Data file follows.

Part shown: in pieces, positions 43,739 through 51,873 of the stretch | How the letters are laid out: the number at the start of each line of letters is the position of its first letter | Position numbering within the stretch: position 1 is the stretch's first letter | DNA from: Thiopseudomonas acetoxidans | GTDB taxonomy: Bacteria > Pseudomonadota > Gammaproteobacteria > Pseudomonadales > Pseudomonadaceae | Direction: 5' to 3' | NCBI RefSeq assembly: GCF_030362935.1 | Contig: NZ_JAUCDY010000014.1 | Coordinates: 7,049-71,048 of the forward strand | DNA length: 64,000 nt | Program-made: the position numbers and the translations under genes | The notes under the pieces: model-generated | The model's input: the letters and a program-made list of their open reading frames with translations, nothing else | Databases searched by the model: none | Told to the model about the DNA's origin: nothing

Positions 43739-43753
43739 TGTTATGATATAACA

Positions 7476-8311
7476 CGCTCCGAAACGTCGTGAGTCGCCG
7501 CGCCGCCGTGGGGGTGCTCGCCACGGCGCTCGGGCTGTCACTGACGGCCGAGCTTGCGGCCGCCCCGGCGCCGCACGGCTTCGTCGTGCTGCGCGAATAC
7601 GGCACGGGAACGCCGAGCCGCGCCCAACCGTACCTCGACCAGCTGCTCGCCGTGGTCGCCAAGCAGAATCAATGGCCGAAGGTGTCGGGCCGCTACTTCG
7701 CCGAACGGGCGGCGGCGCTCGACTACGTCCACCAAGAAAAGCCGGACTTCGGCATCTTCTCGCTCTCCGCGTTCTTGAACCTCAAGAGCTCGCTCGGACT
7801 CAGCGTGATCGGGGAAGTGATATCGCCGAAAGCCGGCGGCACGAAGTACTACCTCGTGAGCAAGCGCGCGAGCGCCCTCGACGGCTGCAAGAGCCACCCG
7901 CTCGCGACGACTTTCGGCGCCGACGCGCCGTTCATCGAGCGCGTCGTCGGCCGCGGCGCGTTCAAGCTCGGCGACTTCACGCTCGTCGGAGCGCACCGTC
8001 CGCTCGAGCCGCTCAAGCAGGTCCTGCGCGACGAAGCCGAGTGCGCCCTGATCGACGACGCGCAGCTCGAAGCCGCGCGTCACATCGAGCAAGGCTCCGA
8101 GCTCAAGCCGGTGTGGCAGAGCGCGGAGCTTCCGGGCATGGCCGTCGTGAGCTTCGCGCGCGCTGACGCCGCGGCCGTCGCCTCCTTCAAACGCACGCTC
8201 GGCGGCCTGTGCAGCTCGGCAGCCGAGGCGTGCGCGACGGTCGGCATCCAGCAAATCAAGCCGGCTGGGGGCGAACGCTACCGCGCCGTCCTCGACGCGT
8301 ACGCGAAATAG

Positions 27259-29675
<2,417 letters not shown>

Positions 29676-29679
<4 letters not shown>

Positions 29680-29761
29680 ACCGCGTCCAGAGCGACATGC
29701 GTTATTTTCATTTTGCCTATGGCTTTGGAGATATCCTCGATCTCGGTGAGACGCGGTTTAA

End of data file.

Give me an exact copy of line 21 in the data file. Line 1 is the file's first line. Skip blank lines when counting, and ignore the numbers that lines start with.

29701 GTTATTTTCATTTTGCCTATGGCTTTGGAGATATCCTCGATCTCGGTGAGACGCGGTTTAA